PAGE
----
Last week two young Egyptian vultures bred in captivity were released in Southern Italy as part of an experiment to test procedures and get crucial data on the feasibility and relevance of captive-breeding and restocking/reintroduction projects with this species.
The two chicks, both female, named Sara and Agata, had been placed in a hacking site in Puglia region, only a few km away from the border of Basilicata region. They’re the first two of a total of six chicks to be released this Summer.
Sara had hatched at CERM (Endangered Raptors Centre Association) Egyptian vulture captive breeding unit on the 18th of May while Agata hatched on the 27th of May at the Zoo Zlin, in Czech Republic. Agata and two more young Egyptian vultures born at Prague Zoo had been brought to CERM by the coordinator of the Egyptian vulture EEP (European Endangered Species Programme) Anton Vaidl, curator of birds at Prague Zoo and also a member of the VCF scientific advisory board.
Some days later Sara and Agata were moved to Puglia, and placed into a hacking cavity, located in a spectacular rocky canyon, which had been prepared by local ornithologists Filippo Bellini, Vittorio Giacoia, Tonio Sigismondi and Giovanni Zaccaria. After four days the net that closed the cavity was removed and both the Egyptian vultures fledged.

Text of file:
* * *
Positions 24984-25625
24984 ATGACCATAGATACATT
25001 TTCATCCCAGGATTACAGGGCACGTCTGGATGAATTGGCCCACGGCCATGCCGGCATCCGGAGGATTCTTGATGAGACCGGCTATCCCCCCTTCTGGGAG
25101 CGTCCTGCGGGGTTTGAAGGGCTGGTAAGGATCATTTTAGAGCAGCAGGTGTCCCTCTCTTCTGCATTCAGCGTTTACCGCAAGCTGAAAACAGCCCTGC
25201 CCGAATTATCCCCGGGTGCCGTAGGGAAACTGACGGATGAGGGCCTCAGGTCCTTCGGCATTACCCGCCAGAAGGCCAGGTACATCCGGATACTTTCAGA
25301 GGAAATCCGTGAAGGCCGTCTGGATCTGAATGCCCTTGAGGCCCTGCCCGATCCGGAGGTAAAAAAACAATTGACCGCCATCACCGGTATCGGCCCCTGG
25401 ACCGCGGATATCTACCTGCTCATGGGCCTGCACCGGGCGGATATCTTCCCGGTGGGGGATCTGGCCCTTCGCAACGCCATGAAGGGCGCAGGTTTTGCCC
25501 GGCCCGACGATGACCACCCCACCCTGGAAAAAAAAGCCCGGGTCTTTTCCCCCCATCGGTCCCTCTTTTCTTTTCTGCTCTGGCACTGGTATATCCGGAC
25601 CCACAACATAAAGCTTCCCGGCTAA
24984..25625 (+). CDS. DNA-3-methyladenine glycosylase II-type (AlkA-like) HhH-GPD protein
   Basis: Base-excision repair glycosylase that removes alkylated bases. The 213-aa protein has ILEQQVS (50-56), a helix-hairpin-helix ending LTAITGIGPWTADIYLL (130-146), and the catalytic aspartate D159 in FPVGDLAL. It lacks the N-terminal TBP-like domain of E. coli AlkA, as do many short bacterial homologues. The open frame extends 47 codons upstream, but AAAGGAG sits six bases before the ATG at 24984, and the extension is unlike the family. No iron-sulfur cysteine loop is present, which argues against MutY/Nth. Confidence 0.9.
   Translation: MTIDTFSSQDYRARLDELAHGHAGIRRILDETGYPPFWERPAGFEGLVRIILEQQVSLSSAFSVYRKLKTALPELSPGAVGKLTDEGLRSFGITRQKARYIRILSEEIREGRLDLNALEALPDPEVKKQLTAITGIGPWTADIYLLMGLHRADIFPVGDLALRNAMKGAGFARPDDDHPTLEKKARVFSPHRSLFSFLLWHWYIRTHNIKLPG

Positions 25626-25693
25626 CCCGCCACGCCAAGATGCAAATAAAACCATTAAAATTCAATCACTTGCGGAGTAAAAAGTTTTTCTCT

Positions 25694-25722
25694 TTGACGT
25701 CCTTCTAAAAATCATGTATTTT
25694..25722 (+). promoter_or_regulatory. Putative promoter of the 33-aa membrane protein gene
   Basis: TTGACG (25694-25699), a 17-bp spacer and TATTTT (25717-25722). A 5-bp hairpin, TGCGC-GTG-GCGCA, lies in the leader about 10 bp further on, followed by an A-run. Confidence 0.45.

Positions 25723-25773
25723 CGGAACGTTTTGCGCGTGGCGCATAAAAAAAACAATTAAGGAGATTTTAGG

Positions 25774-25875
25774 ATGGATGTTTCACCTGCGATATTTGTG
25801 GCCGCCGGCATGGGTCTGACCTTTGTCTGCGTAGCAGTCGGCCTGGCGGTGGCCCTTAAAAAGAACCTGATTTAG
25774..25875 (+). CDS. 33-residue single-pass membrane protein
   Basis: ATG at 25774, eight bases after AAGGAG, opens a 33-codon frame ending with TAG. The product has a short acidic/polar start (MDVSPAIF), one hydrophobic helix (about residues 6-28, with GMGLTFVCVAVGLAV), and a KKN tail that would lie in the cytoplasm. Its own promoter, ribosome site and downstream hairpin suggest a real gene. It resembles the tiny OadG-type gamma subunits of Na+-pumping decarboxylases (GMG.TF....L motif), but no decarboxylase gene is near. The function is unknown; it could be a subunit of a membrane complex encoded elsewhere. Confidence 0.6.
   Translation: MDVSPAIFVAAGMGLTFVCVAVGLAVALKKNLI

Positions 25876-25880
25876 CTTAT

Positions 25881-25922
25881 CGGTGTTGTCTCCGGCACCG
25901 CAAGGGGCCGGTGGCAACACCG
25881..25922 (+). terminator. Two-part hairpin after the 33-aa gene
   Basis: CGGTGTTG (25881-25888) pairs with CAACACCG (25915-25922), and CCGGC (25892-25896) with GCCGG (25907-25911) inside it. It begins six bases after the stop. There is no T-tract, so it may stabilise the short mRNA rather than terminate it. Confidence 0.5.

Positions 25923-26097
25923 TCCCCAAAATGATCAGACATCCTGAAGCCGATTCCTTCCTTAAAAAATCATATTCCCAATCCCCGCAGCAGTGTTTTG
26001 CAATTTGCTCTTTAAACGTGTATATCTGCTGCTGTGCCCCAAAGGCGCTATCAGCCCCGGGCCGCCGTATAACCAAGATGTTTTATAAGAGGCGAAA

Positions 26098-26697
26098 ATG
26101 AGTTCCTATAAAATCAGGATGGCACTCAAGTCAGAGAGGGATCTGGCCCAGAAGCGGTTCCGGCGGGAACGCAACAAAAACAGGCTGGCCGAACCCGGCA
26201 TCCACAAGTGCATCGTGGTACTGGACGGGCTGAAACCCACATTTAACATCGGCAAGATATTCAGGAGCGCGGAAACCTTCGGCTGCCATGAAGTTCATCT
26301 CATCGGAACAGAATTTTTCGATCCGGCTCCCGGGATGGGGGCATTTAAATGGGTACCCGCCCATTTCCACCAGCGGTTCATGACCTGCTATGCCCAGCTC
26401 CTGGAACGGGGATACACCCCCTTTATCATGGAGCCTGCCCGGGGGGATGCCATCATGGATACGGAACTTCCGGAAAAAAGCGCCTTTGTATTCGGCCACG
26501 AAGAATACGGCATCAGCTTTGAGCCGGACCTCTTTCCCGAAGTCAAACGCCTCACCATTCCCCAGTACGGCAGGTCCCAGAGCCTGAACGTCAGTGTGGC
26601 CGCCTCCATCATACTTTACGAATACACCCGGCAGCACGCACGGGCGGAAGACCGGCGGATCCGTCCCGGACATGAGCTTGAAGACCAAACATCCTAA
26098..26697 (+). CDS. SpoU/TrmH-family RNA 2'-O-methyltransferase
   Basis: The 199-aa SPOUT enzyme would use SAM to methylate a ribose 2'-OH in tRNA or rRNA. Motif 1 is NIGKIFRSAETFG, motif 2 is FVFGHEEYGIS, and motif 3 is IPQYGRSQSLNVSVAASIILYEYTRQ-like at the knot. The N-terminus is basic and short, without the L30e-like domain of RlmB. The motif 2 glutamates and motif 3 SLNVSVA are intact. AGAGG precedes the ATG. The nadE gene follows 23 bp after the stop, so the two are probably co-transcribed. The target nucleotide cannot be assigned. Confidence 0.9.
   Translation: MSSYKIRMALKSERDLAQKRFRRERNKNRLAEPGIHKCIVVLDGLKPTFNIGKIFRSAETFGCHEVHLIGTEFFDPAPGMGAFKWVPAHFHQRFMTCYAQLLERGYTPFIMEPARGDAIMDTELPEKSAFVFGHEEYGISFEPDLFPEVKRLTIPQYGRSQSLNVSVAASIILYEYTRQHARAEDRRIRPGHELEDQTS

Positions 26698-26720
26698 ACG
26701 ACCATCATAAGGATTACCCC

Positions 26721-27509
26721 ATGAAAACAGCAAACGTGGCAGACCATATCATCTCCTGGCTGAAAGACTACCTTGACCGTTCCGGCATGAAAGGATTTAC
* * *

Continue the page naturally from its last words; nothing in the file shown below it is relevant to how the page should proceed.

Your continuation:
The two fledglings were fitted with satellite transmitters, purchased by the VCF, that allow for the tracking of their long distance movements. Agata left the hacking site on the 21st of August and moved swiftly towards the south, with a first stop in Calabria, 90 km far from the hacking site (see map). Sara left the hacking site two days later and moved southeast, towards Lecce (see map).
This experimental release is led by CERM (on behalf of the Italian Ministry of the Environment), in collaboration with the Vulture Conservation Foundation and the Egyptian vulture EEP. The release also had the cooperation of Puglia Region, the Parco Naturale Terra delle Gravine and LIPU/BIRDLIFE.
CERM has been breeding this species in captivity in a specialized captive breeding station in Southern Tuscany, and since 2004 has released 12 birds in southern Italy, where the few remaining Egyptian vultures in Italy occur.
Soon 4 more birds will be released from a site in Calabria region.
(All photos CERM-VCF)